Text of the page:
October 22, 2023, is the last day to submit comments on the Environmental Protection Agency’s (“EPA”) Draft Herbicide Strategy Framework to Reduce Exposure of Federally Listed Endangered and Threatened Species and Designated Critical Habitats from the Use of Conventional Agricultural Herbicides (“Draft Herbicide Strategy”). The document is one component of EPA’s new policy on how to satisfy its responsibilities under the Endangered Species Act (“ESA”) when carrying out actions pursuant to the Federal Insecticide, Fungicide, Rodenticide Act (“FIFRA”). The policy shift comes in part as the result of multiple lawsuits that have been filed against EPA over the past several years by environmental groups claiming that EPA violated the ESA by failing to engage in mandatory consultation when carrying out FIFRA actions. Although the policy is still under development, the Draft Herbicide Strategy is expected to be finalized in 2024.
Endangered Species Act
The U.S. Fish and Wildlife Service (“FWS”) and the National Marine Fisheries Service (“NMFS”) (collectively, “the Services”) are responsible for administering the ESA. The Services work to identify species at risk of extinction and then list those species as either “threatened” or “endangered” under the ESA. Once a species is listed, it receives ESA protection. However, the Services are not the only federal agencies tasked with carrying out the ESA. All federal agencies are required to further the purposes and aims of the ESA by consulting with the Services any time they carry out an agency action to ensure that the action will not jeopardize the existence of listed species. 16 U.S.C. § 1536(a)(2).
Under the ESA, an agency action is defined as any activity that a federal agency has “authorized, funded, or carried out[.]” 16 U.S.C. § 1536(a)(2). Examples of activities that would be considered agency actions under the ESA include the promulgation of regulations; granting a license, contract, lease, or permit; or actions that directly or indirectly cause modification to the environment. 50 C.F.R. § 402.02. When a federal agency carries out an agency action, the ESA requires that agency to determine whether the action “may affect” any threatened or endangered species. 50 C.F.R. § 402.14. In general, this is regarded as a very low threshold to clear. According to FWS, a “may affect” finding is appropriate when the proposed action may have consequences to any protected species. If a federal agency finds that its action “may affect” a species listed under the ESA, its next step is to reach out to the Services to determine whether the proposed agency action is likely to adversely affect any listed species. If the action is likely to adversely affect a listed species, then the agency carrying out the proposed action (known as the “action agency”) will initiate formal consultation with the Services.
During formal consultation, the Services will prepare a document known as a Biological Opinion or “BiOp.” 50 C.F.R. § 402.14(e). The goal of formal consultation is to ensure that the proposed agency action will not jeopardize the continued existence of a listed species. 16 U.S.C. § 1536(a)(2). The ESA defines “jeopardy” as “an action that reasonably would be expected, directly or indirectly, to reduce appreciably the likelihood of both the survival and recovery of a listed species in the wild by reducing the reproduction, numbers, or distribution of that species.” 50 C.F.R. § 402.02. If the Services find that a proposed agency action will result in jeopardy, then the BiOp will contain a selection of mitigation measures or alternative proposals that will meet the intended purpose of the proposed agency action while avoiding the likelihood of jeopardy. 50 C.F.R. § 402.02. From there, it is up to the action agency to decide how to proceed.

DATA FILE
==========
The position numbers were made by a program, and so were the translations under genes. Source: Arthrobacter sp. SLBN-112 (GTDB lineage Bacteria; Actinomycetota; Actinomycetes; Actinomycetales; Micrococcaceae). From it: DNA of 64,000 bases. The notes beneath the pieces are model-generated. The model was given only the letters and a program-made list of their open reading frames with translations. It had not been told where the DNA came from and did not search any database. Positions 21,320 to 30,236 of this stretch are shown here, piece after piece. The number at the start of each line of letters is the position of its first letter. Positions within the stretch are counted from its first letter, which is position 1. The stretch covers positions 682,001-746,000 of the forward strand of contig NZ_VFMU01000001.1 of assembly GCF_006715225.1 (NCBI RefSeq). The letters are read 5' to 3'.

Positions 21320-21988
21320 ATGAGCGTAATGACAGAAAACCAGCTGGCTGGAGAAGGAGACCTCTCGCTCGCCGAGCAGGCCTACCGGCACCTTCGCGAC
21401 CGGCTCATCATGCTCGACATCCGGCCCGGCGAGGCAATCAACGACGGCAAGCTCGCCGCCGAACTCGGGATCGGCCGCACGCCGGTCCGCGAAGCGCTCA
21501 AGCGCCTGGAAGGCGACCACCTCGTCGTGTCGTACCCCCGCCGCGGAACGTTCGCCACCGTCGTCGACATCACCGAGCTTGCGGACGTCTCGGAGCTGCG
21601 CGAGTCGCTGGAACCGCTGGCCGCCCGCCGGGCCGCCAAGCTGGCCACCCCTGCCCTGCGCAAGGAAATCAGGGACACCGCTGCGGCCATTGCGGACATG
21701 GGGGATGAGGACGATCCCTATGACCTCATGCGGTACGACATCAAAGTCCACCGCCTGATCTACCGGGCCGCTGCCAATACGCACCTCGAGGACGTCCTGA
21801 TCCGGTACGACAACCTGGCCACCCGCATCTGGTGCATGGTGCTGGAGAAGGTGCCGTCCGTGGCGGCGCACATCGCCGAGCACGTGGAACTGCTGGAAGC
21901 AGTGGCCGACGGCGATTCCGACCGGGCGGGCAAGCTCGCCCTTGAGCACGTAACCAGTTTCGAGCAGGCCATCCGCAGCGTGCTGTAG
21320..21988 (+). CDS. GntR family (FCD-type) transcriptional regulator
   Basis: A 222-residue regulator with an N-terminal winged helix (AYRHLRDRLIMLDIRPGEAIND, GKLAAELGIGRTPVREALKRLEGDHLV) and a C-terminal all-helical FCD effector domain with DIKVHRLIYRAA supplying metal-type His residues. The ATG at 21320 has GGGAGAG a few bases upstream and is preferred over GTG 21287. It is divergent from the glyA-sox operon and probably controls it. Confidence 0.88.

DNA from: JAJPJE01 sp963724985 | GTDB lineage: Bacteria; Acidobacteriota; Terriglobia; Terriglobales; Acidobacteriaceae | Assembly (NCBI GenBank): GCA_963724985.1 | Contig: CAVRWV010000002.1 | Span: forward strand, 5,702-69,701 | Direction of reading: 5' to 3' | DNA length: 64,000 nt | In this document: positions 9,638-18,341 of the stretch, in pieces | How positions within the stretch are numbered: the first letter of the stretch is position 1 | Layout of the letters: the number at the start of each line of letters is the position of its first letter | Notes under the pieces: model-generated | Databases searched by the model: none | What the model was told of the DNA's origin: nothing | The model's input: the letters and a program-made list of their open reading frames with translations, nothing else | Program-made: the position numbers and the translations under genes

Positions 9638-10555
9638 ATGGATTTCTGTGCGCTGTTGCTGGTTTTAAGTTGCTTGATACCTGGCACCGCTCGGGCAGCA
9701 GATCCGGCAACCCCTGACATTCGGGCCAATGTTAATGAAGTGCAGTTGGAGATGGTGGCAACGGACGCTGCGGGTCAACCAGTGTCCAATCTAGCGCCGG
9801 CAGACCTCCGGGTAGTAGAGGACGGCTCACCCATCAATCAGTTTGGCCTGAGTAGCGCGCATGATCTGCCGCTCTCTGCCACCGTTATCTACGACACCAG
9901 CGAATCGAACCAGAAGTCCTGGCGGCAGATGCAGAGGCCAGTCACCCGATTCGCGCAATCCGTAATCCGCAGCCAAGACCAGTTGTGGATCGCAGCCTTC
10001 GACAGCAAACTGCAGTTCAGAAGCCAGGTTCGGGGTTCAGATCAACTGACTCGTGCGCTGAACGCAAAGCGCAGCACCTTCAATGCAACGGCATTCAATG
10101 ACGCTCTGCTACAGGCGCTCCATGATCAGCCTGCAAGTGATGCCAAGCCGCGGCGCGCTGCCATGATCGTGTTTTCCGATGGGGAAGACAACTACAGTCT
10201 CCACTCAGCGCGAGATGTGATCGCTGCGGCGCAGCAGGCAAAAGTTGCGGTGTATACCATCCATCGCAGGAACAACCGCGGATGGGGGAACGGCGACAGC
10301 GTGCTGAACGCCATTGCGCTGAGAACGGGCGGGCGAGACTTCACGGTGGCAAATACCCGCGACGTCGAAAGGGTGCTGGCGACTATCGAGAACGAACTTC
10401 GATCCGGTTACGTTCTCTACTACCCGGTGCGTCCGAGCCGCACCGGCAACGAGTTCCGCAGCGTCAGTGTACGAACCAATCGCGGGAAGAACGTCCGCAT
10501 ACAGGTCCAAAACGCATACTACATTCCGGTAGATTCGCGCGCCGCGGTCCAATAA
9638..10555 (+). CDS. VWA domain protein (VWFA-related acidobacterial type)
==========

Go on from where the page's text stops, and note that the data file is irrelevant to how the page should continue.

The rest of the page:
While there are a handful of exceptions to the ESA’s consultation requirements, the United States Supreme Court affirmed in Nat’l Ass’n of Home Builders v. Defenders of Wildlife, 551 U.S. 644 (2007), that all “actions in which there is discretionary Federal involvement or control” are subject to ESA consultation.
Federal Insecticide, Rodenticide, and Fungicide Act
FIFRA is the primary federal statute regulating the sale and use of pesticide products in the United States. EPA is responsible for administering FIFRA and carrying out numerous agency actions pursuant to the statute.
Under FIFRA, no pesticide product may be legally sold or used in the United States until the EPA has registered a label for that product. 7 U.S.C. § 136a(a). To register a label, EPA must determine that use of the pesticide according to its label instructions will not cause “unreasonable adverse effects on the environment.” 7 U.S.C. § 136a(c)(5)(C). FIFRA defines “unreasonable adverse effects on the environment” as “any unreasonable risk to man or the environment, taking into account the economic, social, and environmental costs and benefits of the use of any pesticide.” 7 U.S.C. § 136(bb). Unlike the ESA “may affect” standard which serves as a yes/no threshold, FIFRA’s “unreasonable adverse effects” standard is a balancing test that requires EPA to weigh all expected impacts of registering the pesticide.
Along with registering new pesticide labels, FIFRA directs EPA to review all registered pesticides once every fifteen years. The registration review process can take multiple years, and may involve issuing an interim decision prior to a final decision. Additionally, EPA may take a variety of other actions under FIFRA such as adding a new use to a previously registered pesticide label, or granting an emergency use. Each of these actions is recognized as an agency action for purposes of the ESA, and is therefore subject to ESA consultation. However, up until recently, EPA has primarily only conducted ESA consultation when registering new pesticide active ingredients. For all other actions, EPA relied on FIFRA’s “unreasonable adverse effects” standard. This policy ultimately resulted in numerous lawsuits.
Over the last several years, EPA has been subject to various lawsuits filed by different environmental groups alleging that EPA has violated the ESA by failing to engage in ESA consultation when taking agency actions under FIFRA. In some cases, such as Ctr. for Food Safety v. U.S. Envt’l Protection Agency, No. 1:23-cv-01633 (D. D.C., June 6, 2023), which was filed earlier this year, the plaintiffs challenge the registration of a pesticide without prior ESA consultation. More information on that case is available here. In other cases, such as Nat. Res. Def. Council v. U.S. Envt’l Prot. Agency, No. 20-70787 (9th Cir. 2020) and Rural Coal. v. U.S. Envt’l Prot. Agency, No. 20-70801 (9th Cir. 2020), the plaintiffs challenged registration review decisions that were issued without consultation. More information on both of those cases is available here. Still other cases, like Farmworker Ass’n of FL v. Envtl. Protection Agency, No. 21-1079 (D.C. Cir. 2021) have involved challenges to EPA actions that amend a registered pesticide label by adding a new use without ESA consultation on that specific use. Information on that case is available here.